June 8, 2017
Editor's Note
Welcome to the second quarter edition of SuperVision, the e-newsletter of Spilman Thomas & Battle's Labor & Employment Group. The look of SuperVision may have changed, but the goal remains the same: to provide timely information that will help you find solutions and alternatives in managing your people.   

First, some breaking news. Just this week, Secretary of Labor Alexander Acosta announced the Department of Labor ("DOL") was withdrawing two informal guidance memoranda that the department issued during the Obama administration. These informal guidance memoranda addressed joint employer status as well as the distinction between employees and independent contractors. Importantly, all of the statutes and regulations addressing joint employer status as well as the distinction between employees and independent contractors remain binding; as the department's news release states the action of the department "does not change the legal responsibilities of employers under the Fair Labor Standards Act and the Migrant and Seasonal Agricultural Worker Protection Act, as reflected in the department's long standing regulations and case law." Indeed, employers should still be mindful of classifying individuals correctly - especially because state and federal taxing agencies are also concerned about the proper classification of workers as employees or independent contractors. But, the announcement should offer some relief to employers and reduce some of the uncertainty that the DOL may be interpreting some statutes more aggressively than the courts.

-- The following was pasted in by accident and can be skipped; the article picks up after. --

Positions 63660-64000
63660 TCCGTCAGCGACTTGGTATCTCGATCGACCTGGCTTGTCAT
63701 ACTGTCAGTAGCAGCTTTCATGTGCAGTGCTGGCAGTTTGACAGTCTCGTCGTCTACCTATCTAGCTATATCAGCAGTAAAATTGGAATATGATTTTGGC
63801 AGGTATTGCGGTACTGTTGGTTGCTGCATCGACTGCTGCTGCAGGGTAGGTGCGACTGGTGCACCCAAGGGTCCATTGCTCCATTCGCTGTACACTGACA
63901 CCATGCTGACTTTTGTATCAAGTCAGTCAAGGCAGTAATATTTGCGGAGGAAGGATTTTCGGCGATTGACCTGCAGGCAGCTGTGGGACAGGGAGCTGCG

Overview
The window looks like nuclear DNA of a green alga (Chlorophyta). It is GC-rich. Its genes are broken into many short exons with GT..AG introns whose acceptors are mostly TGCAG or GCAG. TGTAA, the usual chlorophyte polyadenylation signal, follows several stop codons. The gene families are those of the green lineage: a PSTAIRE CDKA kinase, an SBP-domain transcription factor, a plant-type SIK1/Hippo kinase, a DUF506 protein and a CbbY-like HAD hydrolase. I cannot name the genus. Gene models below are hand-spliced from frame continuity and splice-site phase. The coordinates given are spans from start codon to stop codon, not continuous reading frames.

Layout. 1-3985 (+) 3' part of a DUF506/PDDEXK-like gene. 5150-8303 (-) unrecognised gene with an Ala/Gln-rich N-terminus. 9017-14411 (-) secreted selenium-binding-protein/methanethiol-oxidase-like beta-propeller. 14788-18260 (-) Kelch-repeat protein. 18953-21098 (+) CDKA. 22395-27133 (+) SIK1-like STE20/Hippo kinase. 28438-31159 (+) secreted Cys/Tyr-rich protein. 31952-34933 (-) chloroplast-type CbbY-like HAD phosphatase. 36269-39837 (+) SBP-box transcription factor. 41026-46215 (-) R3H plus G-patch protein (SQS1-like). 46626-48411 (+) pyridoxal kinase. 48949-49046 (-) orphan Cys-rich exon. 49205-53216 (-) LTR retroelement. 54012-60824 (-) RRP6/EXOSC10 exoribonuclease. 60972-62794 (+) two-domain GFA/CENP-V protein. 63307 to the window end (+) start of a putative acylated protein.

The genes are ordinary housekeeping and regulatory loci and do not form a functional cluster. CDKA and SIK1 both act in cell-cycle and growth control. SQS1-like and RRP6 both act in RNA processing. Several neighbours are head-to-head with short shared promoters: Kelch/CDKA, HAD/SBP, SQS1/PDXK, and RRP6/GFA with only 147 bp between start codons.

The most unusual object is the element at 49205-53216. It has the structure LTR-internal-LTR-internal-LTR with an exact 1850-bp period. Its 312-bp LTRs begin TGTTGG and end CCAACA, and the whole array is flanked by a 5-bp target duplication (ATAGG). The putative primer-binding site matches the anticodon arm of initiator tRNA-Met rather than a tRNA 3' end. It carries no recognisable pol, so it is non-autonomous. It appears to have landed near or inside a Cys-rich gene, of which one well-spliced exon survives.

A large part of our mission is our annual SuperVision symposia series. Our Charleston, West Virginia session is scheduled for Friday, June 23, at the University of Charleston. The symposium will address many of the hottest topics and issues in the realm of employment law, including pregnancy-related policies and practices, wage and hour and overtime regulation, social media, workplace investigations and the latest from the West Virginia Legislature. These sessions are more than just a description of the legal issues, but highly interactive sessions with an eye towards helping you do long-term planning. In addition, we will continue the very popular lunch and learn session where you will have an opportunity to sit down with the attorneys of the Labor & Employment Group for conversations regarding many key topics of interest. The full agenda can be found here. If you have any questions about this seminar, please contact April Bias, marketing assistant, at abias@spilmanlaw.com or by phone at 304.720.5699. 
This issue of SuperVision includes the latest on class action waivers from Mitch Rhein, a look by Spencer Cook at the evolving field of sexual orientation discrimination in the workplace, and a summary of the most recent session of the West Virginia Legislature by Jay Ford. We appreciate the time that you have taken to review this edition of SuperVision and invite you to pass on any comments or feedback that you may have. We look forward to speaking with you throughout 2017.